Obviously my cats were not happy. Despite my attempts to pack a suitcase in secret, they knew I was planning an escape. On Wednesday, while I waited for the airport service, the three felines sat around me in a circle, glaring. Think BF on the big Metro Gwapo signs, only adorable and furry. They appeared to be casting some sort of spell to prevent my leaving. Whenever I stood up, Saffy would meow shrilly–the same meow she utters when she rolls on the floor next to my feet and falsely accuses me of stepping on her.
I was expecting the airport service at 9.40am, but it was 9.45 and there was no sign of the car. So I called the service. There was no record of my order. I’d had a strange conversation with their dispatcher the previous night. Just before midnight, I dialed the same number I’ve dialed for ten years. “I need a taxi to the airport at 9.40am,” I told the woman who answered. “This is not a taxi company,” she replied. I said sorry, I must’ve dialed the wrong number. I tried again. The same woman answered. I tried a different tack. “Are you a car rental company?” I asked. She said yes. “Then I’d like a car to the airport at 9.40am.” Turns out it was the exact same company that has provided my airport service for a decade, only she didn’t want to use the word “taxi”. Picky.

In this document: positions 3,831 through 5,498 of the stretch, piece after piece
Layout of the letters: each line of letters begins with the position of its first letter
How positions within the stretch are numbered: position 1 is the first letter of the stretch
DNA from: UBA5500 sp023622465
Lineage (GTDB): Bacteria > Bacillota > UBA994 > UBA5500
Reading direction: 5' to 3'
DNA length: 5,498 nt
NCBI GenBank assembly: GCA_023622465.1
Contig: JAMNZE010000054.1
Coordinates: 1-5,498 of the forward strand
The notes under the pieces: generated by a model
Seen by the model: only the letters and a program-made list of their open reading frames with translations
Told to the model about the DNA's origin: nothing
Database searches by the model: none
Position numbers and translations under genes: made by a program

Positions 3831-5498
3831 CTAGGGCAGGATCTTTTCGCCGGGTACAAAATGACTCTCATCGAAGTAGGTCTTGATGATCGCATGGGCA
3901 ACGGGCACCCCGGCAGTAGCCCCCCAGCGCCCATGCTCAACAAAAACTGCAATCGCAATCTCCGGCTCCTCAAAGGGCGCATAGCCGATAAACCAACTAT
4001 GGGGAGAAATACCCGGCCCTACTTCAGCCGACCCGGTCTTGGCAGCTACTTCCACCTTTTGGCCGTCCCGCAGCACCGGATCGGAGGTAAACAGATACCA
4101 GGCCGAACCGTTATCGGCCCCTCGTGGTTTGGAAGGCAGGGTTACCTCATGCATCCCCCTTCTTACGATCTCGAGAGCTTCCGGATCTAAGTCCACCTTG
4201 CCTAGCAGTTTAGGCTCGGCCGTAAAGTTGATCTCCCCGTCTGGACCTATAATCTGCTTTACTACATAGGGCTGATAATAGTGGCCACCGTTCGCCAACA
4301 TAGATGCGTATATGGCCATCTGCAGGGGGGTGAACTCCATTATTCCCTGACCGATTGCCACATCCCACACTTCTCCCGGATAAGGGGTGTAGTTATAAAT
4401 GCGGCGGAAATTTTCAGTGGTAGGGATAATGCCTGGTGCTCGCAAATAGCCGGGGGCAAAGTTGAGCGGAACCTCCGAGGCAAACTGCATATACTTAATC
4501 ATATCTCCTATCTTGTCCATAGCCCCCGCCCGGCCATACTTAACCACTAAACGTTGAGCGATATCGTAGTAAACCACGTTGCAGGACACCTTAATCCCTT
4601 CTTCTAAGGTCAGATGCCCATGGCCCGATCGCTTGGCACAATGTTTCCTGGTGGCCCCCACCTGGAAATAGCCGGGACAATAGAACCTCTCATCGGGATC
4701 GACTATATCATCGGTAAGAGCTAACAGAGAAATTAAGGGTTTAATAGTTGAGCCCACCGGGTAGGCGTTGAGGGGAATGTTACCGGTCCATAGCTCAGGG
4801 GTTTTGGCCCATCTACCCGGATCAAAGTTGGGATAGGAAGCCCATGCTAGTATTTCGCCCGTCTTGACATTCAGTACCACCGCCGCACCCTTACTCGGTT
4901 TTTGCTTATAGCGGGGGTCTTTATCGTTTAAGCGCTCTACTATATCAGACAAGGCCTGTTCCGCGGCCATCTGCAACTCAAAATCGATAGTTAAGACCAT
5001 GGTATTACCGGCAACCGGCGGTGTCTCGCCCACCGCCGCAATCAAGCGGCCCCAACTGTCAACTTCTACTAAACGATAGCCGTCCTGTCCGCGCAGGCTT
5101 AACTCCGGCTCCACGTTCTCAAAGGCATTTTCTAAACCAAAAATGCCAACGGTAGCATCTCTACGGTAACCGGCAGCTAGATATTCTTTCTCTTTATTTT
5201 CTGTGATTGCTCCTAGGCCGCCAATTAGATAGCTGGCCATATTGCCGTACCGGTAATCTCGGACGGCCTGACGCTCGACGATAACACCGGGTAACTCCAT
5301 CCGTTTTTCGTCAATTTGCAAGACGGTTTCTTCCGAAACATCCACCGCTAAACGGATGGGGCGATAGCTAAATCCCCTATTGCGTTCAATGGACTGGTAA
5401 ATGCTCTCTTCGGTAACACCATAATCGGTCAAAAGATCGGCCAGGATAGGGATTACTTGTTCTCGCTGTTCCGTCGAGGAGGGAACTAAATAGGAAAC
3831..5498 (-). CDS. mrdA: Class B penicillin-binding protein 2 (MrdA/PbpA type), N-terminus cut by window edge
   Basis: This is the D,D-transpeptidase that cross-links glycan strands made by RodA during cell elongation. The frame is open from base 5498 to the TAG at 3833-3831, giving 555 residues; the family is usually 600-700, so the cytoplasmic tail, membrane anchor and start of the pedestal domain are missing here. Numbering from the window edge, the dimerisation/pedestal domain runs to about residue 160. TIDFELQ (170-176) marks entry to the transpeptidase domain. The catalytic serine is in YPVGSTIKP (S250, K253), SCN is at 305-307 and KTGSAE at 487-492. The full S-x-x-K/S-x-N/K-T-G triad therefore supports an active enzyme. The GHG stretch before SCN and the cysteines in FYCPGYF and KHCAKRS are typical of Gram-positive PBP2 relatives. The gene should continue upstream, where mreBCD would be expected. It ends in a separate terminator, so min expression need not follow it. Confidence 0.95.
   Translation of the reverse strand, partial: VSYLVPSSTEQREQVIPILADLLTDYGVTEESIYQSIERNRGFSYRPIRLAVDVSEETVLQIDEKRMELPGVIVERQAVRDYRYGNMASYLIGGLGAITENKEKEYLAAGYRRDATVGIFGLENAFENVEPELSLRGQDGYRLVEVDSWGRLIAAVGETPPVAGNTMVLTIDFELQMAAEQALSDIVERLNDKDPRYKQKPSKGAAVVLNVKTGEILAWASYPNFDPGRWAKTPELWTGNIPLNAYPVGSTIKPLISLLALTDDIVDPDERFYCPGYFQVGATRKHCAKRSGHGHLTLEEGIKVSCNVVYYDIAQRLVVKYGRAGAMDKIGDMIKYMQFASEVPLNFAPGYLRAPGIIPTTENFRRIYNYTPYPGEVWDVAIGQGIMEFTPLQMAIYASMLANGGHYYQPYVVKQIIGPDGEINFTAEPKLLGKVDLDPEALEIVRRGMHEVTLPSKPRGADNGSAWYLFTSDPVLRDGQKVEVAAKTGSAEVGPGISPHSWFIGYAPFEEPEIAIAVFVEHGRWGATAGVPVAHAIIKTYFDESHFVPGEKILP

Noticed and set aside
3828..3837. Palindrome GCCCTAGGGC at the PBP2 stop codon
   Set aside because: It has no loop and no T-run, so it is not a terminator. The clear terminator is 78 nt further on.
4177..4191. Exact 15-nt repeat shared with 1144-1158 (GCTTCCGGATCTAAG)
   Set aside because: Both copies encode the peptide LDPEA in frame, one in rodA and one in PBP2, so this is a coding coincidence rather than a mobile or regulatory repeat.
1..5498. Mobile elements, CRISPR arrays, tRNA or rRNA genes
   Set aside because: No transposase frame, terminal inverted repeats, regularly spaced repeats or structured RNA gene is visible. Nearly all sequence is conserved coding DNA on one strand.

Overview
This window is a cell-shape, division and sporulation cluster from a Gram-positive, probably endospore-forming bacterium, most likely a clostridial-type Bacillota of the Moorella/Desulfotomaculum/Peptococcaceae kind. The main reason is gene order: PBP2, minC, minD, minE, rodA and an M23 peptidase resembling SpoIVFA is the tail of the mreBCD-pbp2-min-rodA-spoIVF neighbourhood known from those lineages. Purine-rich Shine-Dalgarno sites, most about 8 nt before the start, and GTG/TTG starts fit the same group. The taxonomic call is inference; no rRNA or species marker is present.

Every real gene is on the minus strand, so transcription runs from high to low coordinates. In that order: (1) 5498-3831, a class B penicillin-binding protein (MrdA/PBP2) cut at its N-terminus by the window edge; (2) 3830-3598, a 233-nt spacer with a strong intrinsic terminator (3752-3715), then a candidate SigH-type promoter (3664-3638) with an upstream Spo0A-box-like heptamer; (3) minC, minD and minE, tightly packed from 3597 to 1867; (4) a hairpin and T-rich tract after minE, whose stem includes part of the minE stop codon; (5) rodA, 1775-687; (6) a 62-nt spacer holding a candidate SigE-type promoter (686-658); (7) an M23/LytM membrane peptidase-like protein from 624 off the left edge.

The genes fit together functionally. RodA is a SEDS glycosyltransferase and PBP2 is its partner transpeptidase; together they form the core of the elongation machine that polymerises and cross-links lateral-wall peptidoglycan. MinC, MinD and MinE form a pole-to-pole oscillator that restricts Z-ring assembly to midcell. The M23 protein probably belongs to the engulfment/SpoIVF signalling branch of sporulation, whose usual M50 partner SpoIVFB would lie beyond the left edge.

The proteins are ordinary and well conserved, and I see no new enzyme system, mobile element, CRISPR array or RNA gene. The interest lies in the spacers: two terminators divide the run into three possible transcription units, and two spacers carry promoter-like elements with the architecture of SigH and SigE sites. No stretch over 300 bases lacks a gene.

And a nitwit. She confirmed my order, but didn’t record it. The morning dispatcher apologized and said she would send a car over immediately. Meaning the car leisurely drove up at 10.10. I had to meet the contact who had my passport and visa at the airport entrance at 10.30. Then I saw the building guard turning the car away, saying
“She doesn’t live here anymore.” No! I got to the car before it could drive off. Apparently the driver had been given the name of my sister, who moved out two year ago.
“I have to be at the Centennial terminal at 10.30, can we manage?” I asked the driver. “We’ll see,” was his noncommital answer. “Let’s take Nichols through the Fort,” I said. “Okay,” he said, unimpressed by my sense of urgency. He proceeded to take the long way. “This is the long way,” I pointed out. “Oh, did you want to go through the Fort?” Suffice it to say that when a driver asks me for directions, it is not a good omen. He tuned in to an easy listening station and proceeded at 15kph on an empty road, stopping every so often to let arthritic ants cross without peril.
to be continued